Well, I finally had to make that horrible decision to quit my job. You all know how much I loved working at the library, but my health issues were overwhelming and I finally realized that it would be best for me to step back and take care of myself. That was in October and what followed was a few months of shock and depression. I have never been unemployed before so I felt like a failure, in some ways. I learned that working at the library had become a way to define myself and my worth. So quitting meant that I would not only be unemployed but that I would also be without a part of myself.
Although it has been difficult and I wish things could be different, I know it was the right decision. I’m not sure if or when I’ll ever feel “right” again or who I am without the library. As I’ve written in the past, yet again I’m forced to accept a “new normal.” I hope time and rest help me figure out what exactly that is.
If you follow my posts about writing, you’ve probably noticed I haven’t published anything in a couple of years. I haven’t been writing much. That’s another piece of myself that I feel I’ve sort of lost — but not forever. It’s as though that storytelling desire within me has gone dormant. I still force myself to write but I get tired easily or I become unsure of what stories I want to tell. Frustrating, but I’m okay with that for now.
However, I recently decided that maybe I should try a different type of writing and get others involved. A few friends and I have started a new blog called And Then I Got Sick. I hope you follow and share with friends and family who are also struggling with chronic illnesses. Here’s what I can tell you right now:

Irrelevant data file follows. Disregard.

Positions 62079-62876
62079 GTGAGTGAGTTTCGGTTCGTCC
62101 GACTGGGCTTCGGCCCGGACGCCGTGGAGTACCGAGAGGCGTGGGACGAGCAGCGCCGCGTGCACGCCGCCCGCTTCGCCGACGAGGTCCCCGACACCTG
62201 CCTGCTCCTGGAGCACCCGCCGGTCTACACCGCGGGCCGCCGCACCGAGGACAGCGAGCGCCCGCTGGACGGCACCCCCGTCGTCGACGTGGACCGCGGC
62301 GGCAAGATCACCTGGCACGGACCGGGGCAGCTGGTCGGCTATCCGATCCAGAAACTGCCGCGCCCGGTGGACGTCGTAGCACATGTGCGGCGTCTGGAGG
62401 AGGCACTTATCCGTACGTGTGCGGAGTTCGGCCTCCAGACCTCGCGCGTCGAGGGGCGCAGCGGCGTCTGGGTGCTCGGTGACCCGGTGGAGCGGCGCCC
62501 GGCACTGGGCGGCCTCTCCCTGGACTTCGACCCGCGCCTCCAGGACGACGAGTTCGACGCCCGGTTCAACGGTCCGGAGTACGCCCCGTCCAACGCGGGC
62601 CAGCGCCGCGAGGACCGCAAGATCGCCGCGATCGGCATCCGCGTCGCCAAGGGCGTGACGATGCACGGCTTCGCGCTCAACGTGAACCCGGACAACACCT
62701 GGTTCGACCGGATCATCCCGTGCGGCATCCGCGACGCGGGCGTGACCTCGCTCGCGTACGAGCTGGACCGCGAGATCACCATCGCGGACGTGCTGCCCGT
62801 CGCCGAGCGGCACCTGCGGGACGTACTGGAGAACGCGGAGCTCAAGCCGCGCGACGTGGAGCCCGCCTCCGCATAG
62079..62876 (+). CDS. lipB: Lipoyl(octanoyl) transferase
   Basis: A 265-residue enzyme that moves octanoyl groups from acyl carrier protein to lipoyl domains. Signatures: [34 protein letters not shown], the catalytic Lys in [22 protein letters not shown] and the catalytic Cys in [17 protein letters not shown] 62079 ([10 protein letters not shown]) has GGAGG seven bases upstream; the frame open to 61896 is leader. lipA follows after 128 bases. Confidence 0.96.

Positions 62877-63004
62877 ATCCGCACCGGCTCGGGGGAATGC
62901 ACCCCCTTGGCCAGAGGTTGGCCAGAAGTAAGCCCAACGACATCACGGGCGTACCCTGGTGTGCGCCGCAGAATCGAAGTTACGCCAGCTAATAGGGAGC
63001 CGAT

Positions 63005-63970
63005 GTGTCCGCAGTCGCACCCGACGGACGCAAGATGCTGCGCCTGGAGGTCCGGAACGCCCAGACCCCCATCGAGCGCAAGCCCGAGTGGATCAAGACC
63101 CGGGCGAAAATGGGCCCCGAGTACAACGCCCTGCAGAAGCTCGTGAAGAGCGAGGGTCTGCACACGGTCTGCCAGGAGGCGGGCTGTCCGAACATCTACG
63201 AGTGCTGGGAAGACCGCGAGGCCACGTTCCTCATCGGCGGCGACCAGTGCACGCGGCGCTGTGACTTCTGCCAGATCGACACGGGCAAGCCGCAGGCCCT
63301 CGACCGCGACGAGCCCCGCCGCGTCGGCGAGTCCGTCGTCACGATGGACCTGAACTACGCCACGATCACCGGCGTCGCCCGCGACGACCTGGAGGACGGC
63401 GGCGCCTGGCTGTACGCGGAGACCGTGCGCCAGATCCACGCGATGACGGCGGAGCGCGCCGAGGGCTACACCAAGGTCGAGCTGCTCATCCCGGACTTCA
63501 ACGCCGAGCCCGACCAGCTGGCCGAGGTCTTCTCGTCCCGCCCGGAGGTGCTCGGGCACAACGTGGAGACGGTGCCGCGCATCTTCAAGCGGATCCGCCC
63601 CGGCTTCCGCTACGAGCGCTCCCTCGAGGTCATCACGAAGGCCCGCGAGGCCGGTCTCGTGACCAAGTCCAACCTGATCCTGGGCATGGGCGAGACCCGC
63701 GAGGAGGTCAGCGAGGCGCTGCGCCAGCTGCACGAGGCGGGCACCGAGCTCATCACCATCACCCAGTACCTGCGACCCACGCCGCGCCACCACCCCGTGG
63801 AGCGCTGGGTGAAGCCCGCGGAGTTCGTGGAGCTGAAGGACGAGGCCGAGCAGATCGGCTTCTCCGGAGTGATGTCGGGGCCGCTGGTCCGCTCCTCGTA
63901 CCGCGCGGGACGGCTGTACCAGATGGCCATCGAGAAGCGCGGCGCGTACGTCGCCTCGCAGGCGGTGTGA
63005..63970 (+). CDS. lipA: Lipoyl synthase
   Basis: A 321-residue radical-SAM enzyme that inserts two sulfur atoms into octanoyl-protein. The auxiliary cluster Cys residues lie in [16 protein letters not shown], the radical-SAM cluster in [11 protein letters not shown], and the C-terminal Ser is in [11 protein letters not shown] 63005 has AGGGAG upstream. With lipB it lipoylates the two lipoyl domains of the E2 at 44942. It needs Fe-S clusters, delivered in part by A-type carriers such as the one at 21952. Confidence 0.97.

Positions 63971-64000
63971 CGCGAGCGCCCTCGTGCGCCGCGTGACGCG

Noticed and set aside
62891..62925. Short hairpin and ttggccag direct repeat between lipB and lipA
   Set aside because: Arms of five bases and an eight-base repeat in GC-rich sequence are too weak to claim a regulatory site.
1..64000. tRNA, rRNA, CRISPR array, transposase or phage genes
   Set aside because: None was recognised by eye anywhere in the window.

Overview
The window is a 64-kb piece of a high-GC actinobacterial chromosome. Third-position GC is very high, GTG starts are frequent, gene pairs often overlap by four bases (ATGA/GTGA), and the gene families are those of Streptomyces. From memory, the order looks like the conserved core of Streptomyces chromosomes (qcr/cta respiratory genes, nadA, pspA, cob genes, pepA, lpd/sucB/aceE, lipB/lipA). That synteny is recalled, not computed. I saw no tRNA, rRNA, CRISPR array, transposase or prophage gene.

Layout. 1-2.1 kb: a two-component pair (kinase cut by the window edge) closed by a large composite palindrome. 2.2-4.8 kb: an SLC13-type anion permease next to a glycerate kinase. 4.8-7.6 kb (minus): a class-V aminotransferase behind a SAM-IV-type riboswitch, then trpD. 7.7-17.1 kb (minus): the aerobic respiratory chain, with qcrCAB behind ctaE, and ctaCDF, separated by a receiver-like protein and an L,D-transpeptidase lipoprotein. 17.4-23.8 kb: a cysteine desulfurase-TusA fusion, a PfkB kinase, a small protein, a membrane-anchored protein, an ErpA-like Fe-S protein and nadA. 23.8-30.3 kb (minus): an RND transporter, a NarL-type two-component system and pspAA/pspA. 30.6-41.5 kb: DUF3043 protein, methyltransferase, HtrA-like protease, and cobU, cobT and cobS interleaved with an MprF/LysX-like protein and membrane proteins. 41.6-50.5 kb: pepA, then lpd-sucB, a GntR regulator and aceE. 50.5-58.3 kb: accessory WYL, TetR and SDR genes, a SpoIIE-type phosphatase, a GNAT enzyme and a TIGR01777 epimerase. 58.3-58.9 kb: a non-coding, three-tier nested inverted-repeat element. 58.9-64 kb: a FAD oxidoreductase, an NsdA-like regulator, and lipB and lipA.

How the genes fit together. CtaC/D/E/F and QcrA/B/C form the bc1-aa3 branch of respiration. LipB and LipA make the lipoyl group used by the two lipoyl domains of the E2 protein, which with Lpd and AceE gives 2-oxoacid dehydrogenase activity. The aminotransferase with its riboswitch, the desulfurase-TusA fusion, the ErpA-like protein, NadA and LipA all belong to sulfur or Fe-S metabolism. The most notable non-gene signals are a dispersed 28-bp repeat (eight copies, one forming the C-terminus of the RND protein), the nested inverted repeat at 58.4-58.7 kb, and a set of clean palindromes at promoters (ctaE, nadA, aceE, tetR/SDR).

And then I Got Sick is a realistic look at how we deal – or don’t deal – with the chronic and/or invisible illnesses that have impacted our lives. Too many women (and men) are made to feel guilty if we don’t face our illnesses with boundless wells of hope, positivity, and inspiration porn. While there’s absolutely nothing wrong with having a positive outlook on life and being productive about your health, the expectation that a woman should overcome her illness with grace and courage isn’t always reasonable or fair. Many of us are still trying to manage the basics, deciding if we want our illnesses to be part of our identity or separate from who we are or want to be. Through essays, stories, videos, art, and, of course, humor, we’ll try to balance the positive with the negative. It’s our hope that women with chronic illnesses can come here and learn that they don’t have to feel alone, ashamed, or judged because some days are harder than others.
Publication will begin Summer 2015.
*Currently not open to submissions.
I’m still using this blog for my personal writing updates so don’t forget about me!